Free college has been the dream of many college students and politicians alike as the nation struggles with more than $1.3 trillion in student loan debt. Though President Trump’s Secretary of Education pick Betsy DeVos said during confirmation hearings that “nothing in life is truly free,” one politician in Illinois is pushing forward with the idea.
Democratic Rep. Will Guzzardi argued during a visit to Southern Illinois University last week that free college can be a reality and that state legislators only need to look at the tax code in Illinois to see how.
According to a report in the Daily Egyptian, Guzzardi argued that adding a 3 percent surcharge on the personal incomes of people who make over $1 million and closing some of the worst corporate tax loopholes can go a long way in generating enough cash to cover the tuition for all of the in-state students. What’s more, Guzzardi said if his bill allowing for free public college passed, private institutions would lower their tuition to better compete.
“This issue is personal for me,” Guzzardi said in the report. “I’m carrying tens of thousands of dollars of student debt.”
Guzzardi isn’t the only lawmaker around the country that is pushing to make college free for in-state residents. Free college was a cornerstone of Independent Vermont Senator Bernie Sanders’ plan when he ran for president and is being championed by a handful of politicians.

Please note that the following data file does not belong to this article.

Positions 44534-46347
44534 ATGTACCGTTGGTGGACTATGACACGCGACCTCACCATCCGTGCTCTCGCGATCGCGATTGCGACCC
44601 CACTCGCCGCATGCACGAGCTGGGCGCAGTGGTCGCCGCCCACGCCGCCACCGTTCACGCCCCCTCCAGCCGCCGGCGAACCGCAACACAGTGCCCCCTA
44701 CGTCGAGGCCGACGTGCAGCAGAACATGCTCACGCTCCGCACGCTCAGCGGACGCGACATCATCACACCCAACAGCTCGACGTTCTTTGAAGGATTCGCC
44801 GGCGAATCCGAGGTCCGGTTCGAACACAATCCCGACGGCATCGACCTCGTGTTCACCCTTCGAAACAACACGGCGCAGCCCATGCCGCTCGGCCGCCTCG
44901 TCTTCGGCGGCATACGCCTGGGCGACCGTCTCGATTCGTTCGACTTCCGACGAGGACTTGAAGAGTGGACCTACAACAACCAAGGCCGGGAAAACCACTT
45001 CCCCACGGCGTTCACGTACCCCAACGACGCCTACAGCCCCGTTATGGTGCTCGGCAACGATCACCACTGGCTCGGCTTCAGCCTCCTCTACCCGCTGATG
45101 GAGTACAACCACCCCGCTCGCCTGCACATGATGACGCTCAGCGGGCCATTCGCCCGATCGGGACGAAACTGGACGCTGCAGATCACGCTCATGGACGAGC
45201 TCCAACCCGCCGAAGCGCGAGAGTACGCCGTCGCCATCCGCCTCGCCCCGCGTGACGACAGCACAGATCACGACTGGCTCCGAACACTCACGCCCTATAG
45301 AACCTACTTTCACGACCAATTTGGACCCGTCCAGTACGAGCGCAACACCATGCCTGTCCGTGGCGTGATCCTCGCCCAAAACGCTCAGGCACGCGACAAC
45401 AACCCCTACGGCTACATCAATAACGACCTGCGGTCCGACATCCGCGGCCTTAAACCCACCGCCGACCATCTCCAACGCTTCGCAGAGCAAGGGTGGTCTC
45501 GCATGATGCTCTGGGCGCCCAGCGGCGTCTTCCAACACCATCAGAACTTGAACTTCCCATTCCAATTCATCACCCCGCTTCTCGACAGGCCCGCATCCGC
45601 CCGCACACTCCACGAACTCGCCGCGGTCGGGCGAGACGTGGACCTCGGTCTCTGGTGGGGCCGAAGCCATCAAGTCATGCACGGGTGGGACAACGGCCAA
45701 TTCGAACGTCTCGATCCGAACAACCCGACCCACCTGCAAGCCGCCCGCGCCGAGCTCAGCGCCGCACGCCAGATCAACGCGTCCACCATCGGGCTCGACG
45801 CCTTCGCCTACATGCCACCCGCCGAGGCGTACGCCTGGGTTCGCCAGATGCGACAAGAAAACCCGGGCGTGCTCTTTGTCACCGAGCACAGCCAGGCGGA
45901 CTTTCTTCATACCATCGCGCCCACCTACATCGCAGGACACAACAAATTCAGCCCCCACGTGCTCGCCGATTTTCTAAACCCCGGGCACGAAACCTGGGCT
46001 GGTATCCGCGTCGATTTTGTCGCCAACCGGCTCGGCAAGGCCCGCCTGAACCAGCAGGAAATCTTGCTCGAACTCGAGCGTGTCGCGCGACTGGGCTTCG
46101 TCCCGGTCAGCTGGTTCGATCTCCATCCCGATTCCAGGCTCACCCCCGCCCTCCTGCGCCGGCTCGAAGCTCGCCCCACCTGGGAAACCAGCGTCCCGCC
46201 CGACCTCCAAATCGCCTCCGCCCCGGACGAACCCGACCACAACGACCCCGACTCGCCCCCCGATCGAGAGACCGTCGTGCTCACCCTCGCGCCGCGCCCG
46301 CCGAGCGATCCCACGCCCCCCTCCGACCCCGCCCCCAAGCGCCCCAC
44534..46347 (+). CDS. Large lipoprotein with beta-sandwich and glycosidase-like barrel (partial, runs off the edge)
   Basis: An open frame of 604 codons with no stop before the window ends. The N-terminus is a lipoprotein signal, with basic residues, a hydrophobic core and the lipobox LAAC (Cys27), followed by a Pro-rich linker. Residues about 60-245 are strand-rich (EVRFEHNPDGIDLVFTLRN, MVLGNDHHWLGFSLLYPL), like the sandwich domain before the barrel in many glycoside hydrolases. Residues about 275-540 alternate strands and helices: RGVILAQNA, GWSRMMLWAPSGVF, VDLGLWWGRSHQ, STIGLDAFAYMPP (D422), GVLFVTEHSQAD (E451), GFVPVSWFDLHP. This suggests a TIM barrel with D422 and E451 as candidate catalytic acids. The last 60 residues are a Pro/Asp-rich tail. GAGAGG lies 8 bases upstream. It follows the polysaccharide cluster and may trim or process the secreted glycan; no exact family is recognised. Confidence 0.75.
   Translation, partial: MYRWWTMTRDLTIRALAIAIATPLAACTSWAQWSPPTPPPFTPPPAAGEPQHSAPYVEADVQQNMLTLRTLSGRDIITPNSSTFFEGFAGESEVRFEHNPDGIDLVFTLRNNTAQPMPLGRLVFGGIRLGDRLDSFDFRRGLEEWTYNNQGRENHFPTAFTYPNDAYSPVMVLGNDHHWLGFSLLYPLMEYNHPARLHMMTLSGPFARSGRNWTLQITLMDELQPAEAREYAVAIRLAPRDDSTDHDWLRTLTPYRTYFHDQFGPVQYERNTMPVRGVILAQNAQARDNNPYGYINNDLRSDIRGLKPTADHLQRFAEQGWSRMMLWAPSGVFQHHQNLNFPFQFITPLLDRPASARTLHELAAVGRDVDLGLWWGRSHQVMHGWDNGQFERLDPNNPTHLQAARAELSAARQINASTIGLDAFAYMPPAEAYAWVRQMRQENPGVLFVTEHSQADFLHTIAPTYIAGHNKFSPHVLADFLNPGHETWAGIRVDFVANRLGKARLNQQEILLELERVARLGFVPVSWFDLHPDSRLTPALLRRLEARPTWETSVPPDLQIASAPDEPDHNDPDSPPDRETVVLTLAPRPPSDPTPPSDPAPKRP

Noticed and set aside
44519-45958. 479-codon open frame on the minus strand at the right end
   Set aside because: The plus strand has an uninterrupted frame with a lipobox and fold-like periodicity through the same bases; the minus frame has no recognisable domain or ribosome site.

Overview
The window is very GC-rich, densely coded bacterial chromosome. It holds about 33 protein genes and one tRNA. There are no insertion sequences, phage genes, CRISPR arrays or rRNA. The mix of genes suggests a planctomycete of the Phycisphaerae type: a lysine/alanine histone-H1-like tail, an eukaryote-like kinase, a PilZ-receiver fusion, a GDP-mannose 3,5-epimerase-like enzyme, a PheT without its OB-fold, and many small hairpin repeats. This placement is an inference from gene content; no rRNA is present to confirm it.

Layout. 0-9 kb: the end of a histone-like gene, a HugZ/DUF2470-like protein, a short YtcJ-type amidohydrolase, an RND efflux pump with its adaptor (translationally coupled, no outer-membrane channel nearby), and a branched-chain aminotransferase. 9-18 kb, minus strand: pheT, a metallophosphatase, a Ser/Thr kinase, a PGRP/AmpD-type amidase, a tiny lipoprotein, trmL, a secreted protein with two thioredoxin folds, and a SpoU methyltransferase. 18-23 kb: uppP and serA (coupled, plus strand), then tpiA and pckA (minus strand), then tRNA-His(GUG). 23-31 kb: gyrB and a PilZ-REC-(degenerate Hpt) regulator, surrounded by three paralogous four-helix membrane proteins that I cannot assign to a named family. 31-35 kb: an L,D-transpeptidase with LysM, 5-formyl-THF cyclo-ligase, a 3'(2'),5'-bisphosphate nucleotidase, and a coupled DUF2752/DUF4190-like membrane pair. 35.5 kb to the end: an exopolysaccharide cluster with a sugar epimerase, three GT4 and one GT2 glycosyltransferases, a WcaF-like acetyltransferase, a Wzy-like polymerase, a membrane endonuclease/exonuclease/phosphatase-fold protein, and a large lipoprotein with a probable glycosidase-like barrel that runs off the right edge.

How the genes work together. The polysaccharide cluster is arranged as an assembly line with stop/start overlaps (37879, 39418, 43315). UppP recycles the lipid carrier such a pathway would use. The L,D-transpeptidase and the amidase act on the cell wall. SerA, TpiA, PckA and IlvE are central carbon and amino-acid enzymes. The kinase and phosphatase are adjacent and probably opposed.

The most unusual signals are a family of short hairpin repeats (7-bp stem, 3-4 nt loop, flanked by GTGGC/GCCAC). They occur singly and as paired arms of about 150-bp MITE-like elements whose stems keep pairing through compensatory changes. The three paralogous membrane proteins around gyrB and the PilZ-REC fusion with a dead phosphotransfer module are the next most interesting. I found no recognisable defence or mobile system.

New York Governor Andrew Cuomo rolled out a plan to cover the tuition for middle and low income residents of New York earlier this month. Students who get into state or city colleges or universities would be eligible for free tuition as long as their families didn’t make $125,000 or more per year. Cuomo’s plan is similar to Sanders’ plan for free college and was well received by progressives. To cover the cost, the state would supplement existing grant programs both on the state and federal level to complete students’ tuition payments. Some students could end up having the cost of all four years of college completely covered.
The move on the part of these politicians comes at a time when the $1.3 trillion in student debt is having a considerable impact on other parts of the economy. Many student loan borrowers are putting off buying homes, starting businesses, and saving for retirement which has long ranging ramifications for the entire U.S. economy.
Author: Donna Fuscaldo
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